Subscribe

Lordstown Motors Signs Licensing Deal With Elaphe Propulsion Technologies for In-Wheel Motors for its Electric Endurance Pickup

Lordstown Motors Signs Licensing Deal With Elaphe Propulsion Technologies for In-Wheel Motors for its Electric Endurance Pickup

Author: Eric Walz   

Electric truck startup Lordstown Motors Corp (LMC), a company that's targeting the commercial truck market with its fully-electric vehicles, announced that its signed an exclusive licensing deal with Elaphe Propulsion Technologies, a developer of in-wheel electric motors.

Ohio-based LMC is a manufacturer (OEM) of light duty electric fleet vehicles. The company was founded by CEO Steve Burns with the purpose of transforming Ohio's Mahoning Valley and Lordstown, Ohio into the epicenter of electric-vehicle manufacturing. 

LMC moved into the former General Motors Lordstown assembly factory after GM shuttered the facility when it stopped making the Chevy Cruze.

Elaphe is a Ljubljana, Slovenia-based developer of high-tech propulsion technology for the auto industry. The company will supply its Model L-1500 Endurance In-Wheel Motor which will be used in the Lordstown Endurance pickup. 

LMC's Endurance electric pickup is being purposefully designed to serve the commercial truck market as the first production vehicle that utilizes a 4-wheel-drive hub-motor system, a design that reduces the number of moving parts.

In addition to providing the technology for the in-wheel hub motors, Elaphe will also provide engineering support, technical assistance and consulting services.

"Our relationship with Elaphe goes back over a decade, and their commitment to Lordstown Motors Corp. and passion for the Lordstown Endurance is stronger than ever," said Burns.

"The caliber of work they've produced is some of the best and most innovative in the industry; we're proud of the work we've done together up to this point and enthusiastic about what's to come."

To make production more efficient, the in-wheel motors for Lordstown vehicles will be built by its own employees at the company's Ohio headquarters.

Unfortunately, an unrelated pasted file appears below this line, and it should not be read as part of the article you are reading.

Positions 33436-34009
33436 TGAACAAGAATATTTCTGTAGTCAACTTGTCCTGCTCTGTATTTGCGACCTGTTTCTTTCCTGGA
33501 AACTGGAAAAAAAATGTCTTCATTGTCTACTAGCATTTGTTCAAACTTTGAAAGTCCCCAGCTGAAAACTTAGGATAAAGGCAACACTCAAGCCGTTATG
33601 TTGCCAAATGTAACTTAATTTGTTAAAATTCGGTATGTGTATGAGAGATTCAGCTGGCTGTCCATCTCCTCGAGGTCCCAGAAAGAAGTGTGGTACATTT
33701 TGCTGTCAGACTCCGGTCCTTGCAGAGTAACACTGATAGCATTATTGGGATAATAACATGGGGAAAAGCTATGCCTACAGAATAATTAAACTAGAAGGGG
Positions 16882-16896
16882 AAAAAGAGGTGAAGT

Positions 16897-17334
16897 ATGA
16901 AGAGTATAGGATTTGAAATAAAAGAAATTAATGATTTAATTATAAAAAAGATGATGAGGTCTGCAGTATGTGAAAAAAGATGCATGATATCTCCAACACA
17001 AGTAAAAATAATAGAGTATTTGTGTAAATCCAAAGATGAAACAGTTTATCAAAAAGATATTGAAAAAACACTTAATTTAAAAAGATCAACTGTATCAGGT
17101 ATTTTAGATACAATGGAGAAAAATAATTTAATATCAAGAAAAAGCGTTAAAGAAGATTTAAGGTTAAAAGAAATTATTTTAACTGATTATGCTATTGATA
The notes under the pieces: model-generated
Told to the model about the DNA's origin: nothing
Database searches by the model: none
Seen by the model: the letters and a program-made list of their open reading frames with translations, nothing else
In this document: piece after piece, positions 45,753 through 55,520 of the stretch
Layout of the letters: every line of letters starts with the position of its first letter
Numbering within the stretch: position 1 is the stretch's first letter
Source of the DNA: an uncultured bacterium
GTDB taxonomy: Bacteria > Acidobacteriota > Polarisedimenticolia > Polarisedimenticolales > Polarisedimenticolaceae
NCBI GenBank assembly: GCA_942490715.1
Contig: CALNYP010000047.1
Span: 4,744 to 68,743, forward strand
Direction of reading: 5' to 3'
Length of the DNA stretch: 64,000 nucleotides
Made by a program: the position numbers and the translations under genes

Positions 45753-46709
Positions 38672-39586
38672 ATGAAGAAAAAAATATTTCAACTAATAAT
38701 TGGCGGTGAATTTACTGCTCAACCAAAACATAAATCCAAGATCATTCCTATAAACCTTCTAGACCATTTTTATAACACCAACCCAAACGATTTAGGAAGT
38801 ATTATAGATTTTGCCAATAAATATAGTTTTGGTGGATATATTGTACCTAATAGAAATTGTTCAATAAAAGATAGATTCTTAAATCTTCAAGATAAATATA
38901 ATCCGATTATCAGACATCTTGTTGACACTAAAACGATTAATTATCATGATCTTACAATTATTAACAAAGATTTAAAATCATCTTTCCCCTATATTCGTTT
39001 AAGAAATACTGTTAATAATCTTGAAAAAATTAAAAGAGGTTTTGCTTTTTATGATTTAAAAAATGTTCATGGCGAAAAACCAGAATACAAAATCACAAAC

Initial set-up of the 20,000 square foot production line, which Elaphe will help manage and support, has already begun at the Lordstown factory. Lordstown Motors will begin using the new lines within the next 6 months for beta testing and pre-production vehicles. 

The project is expected to take 9 months to reach full production capacity.

In-Wheel Electric Motors

Unlike a typical electric vehicle design found in Tesla models that used an axle to transfer torque to the wheel hubs, the in-wheel motor design integrates the electric motors into the wheel hubs and doesn't require the use of an axle shaft bolted to a wheel hub. 

The L-1500 in-wheel electric motor is the most powerful compact in-wheel motor ever produced, according to Elaphe. Each 370 volt electric motor produces a continuous torque of 650 Nm (480 ft lbs), with a peak power output of 110 kW (~150 horsepower), without using any gears. The L1500 in-wheel motor is compatible with all drive layouts, such as rear wheel drive, front wheel drive and four-wheel drive vehicles.

Elaphe's in-wheel motor also includes an integrated standard disc brake, a standard outer caliper and a standard hub bearing. It's built for high-power requirements.

"While most vehicle manufacturers are focusing merely on catching up and competing with legacy electric powertrain technologies pioneered decades ago by pure-EV OEMs, Lordstown is making a giant leap forward by building its vehicles around the needs of their users and not around the traditional powertrain-integration-imposed tradeoffs," says Gorazd Lampič, Elaphe CEO. 

"We strongly believe that the packaging, modularity, redundancy and advanced functions of vehicle control that Elaphe hub motors enable are key to delivering torque in the way a true 4WD should be done."